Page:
You're wrong when you say nobody did anything to earn it - the miner invested money in hardware, invested money in electricity, in cooling the hardware, and provides a service to the network  ... think of the miners as the datacenters where VISA or Mastercard store hundreds of servers which have the only purpose of validating transactions between accounts - each time you go at a store and swipe your card, that swipe goes to a datacenter to one of hundreds or thousands of computers "wasting electricity" while waiting to receive transactions to validate and then tell banks to move money between accounts.

 

Visa and Mastercard don't make those credit cards work for free, they charge shop owners with a fixed amount of money and some percentage of total transaction cost every time you swipe a card .. here's an article showing some fees  - instead of the shop owner paying visa or mastercard, you pay the miner that puts your transaction in the block directly a smaller fee, and the miner also gets a reward for mining.

 

The beauty of a blockchain is that anyone can download the whole chain from start to the current block (for ethereum it's currently at around 450-500 GB but a "light node" only needs around 60 GB) and if you have a wallet address, you can go through each block and make a list of transactions and changes from the creation of the wallet to the current block. If you have those keys of the wallet, wherever you are in the world, you can make payments or receive payments in your wallet.

 

The money created when blocks are created is finite and limited supply... it's not like how a government can create millions of dollars over night by selling bonds (basically promises) or how the government gives loans to big banks and car companies so they won't fail

 

The actual value of the coin depends on the finite amount and the value people and investors put it it, how much they're willing to buy coins and sell coins for, you can easily go to an exchange or trading website and buy or sell these coins. And.. it's almost instant, unlike regular stocks where you sometimes place buy or sell orders and you get the money days after.


Ethereum has value because it provides a platform on which various applications can work, and on which you can create tokens and do stuff, it's "smart contracts" , "Smart money" .. lots of things.  It has a lot of benefits besides just "store of value" which Bitcoin kinda is these days.

 

In the case of Ethereum, they also plan to add "proof of stake" besides "proof of work" - so instead of mining you basically put some amount of ETH as a collateral, you kinda "lock" them in a "safety deposit box"  for some duration. During this time, you engage as a validator making sure the transactions are valid and you add such transactions to blocks and keep the network functioning and you also validate the blocks other former miners try to create. Some "miners" check your work, you check other miners work, and if everyone agrees a block is then added to the chain and everyone that collaborated to that block addition is rewarded some percentage, based on how much they put as collateral at the beginning. If you add some transactions that prove to be fake or bad and other member catch that, you would be fined some amount, and you may lose some part of that collateral.... so it's in your best interest to be a correct, honest validator.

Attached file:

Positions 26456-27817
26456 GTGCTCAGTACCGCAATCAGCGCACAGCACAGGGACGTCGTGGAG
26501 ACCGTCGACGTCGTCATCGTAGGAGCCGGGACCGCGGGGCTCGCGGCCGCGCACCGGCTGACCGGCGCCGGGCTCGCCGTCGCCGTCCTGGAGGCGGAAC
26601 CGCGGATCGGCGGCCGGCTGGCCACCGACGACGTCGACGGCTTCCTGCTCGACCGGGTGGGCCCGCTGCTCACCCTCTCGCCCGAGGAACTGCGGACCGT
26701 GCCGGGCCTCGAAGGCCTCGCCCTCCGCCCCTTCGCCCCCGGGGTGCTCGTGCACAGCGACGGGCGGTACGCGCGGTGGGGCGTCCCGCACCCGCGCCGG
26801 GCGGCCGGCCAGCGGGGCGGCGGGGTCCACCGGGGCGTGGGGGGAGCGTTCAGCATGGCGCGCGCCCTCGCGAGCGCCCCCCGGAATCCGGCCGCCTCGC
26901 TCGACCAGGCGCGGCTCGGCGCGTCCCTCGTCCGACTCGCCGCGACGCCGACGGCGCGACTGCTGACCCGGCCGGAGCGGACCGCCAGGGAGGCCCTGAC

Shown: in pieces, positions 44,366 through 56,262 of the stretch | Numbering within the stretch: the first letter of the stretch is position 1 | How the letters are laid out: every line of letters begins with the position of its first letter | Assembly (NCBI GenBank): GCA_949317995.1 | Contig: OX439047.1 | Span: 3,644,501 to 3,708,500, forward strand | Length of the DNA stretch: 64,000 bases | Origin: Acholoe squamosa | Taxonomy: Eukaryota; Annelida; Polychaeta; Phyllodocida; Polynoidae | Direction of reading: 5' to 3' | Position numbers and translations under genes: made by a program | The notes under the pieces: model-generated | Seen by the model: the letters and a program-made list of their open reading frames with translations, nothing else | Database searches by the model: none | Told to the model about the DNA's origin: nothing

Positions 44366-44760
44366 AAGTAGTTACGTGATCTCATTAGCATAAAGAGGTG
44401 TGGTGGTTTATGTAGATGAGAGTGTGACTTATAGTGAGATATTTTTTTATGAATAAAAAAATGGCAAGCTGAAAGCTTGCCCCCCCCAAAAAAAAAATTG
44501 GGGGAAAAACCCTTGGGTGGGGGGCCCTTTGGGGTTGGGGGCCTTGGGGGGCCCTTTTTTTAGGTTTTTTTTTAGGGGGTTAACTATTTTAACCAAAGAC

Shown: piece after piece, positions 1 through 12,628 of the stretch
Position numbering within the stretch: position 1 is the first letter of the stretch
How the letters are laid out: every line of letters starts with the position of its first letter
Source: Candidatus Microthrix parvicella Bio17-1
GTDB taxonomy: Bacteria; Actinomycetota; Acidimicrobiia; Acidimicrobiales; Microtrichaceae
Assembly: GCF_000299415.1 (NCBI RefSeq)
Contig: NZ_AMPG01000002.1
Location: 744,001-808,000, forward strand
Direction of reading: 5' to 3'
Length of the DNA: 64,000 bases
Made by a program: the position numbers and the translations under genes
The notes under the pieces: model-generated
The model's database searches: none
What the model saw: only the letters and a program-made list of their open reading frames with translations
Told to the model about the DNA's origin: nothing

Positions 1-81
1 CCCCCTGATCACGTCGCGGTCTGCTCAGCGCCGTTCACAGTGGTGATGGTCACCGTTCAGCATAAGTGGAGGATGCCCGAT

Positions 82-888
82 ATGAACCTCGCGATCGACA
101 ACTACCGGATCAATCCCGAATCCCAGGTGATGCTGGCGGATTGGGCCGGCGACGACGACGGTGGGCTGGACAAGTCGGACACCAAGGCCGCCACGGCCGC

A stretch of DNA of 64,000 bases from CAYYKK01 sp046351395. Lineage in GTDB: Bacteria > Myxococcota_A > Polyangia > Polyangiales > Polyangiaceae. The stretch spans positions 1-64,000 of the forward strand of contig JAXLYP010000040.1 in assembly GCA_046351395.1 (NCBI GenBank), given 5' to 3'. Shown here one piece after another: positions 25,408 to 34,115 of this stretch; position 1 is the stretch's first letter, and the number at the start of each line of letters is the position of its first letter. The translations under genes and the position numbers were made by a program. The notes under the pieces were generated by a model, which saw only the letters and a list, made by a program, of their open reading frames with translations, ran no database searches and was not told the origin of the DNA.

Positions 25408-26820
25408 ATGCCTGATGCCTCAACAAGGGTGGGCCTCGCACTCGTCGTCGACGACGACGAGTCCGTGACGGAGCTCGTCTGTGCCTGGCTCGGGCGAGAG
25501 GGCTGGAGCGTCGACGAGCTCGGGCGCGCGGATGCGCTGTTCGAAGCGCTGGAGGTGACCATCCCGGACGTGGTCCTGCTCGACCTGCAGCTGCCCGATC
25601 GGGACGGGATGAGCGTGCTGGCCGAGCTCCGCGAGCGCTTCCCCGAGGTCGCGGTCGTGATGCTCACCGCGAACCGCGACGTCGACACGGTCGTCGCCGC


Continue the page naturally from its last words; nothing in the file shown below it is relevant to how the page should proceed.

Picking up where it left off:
You still have to "block" some funds for a duration of time, you still need to  have a computer performing some computations, verifying transactions but you won't have to mine and use as much electricity and potentially this could mean creating blocks at smaller periods of time (because there's a limited number of transactions that can be recorded in a block, and if more people will use ethereum the whole network will be constantly at peak capacity otherwise. 

All you're explaining is how mining itself works, which I already understand. What you're not telling me is WHY. What transactions, why do these blocks exist, who is using your hardware for the mining, who determines how much value 1 ETH/BTC is worth, why is any of this important or worth the $19,000 real - USD that BTC was valued at a few weeks ago?! None of any of this makes sense. To me, you just sound like your saying "mining was created to give us free money". If it's finite, how much cryptocurrency is available in total and when does it run out? What happens to all YOUR ETH/BTC when there is no more to mine? What value will any of this imaginary money have when there is no more imaginary money to get? What's stopping somebody from just flipping the switch and making all of this imaginary money disappear?

 

It's illogical is all I'm saying

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4 minutes ago, dragonhart6505 said:

All you're explaining is how mining itself works, which I already understand. What you're not telling me is WHY. What transactions, why do these blocks exist, who is using your hardware for the mining, who determines how much value 1 ETH/BTC is worth, why is any of this important or worth the $19,000 real - USD that BTC was valued at a few weeks ago?! None of any of this makes sense. To me, you just sound like your saying "mining was created to give us free money". If it's finite, how much cryptocurrency is available in total and when does it run out? What happens to all YOUR ETH/BTC when there is no more to mine? What value will any of this imaginary money have when there is no more imaginary money to get? What's stopping somebody from just flipping the switch and making all of this imaginary money disappear?

 

It's illogical is all I'm saying

Really ?!!

 

why do these blocks exist = because it's a simple way of recording transactions, of having history for any accounts, it's like pages in a book that keep track of past transactions.